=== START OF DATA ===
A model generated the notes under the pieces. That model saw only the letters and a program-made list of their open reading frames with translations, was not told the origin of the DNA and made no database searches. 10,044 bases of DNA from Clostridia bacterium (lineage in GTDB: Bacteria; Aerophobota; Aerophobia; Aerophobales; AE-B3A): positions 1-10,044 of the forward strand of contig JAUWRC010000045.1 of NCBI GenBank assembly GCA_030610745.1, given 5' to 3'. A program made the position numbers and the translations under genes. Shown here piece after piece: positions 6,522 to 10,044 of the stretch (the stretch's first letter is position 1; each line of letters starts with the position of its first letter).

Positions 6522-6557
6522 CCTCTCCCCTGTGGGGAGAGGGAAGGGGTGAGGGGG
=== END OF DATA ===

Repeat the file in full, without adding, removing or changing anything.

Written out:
A model generated the notes under the pieces. That model saw only the letters and a program-made list of their open reading frames with translations, was not told the origin of the DNA and made no database searches. 10,044 bases of DNA from Clostridia bacterium (lineage in GTDB: Bacteria; Aerophobota; Aerophobia; Aerophobales; AE-B3A): positions 1-10,044 of the forward strand of contig JAUWRC010000045.1 of NCBI GenBank assembly GCA_030610745.1, given 5' to 3'. A program made the position numbers and the translations under genes. Shown here piece after piece: positions 6,522 to 10,044 of the stretch (the stretch's first letter is position 1; each line of letters starts with the position of its first letter).

Positions 6522-6557
6522 CCTCTCCCCTGTGGGGAGAGGGAAGGGGTGAGGGGG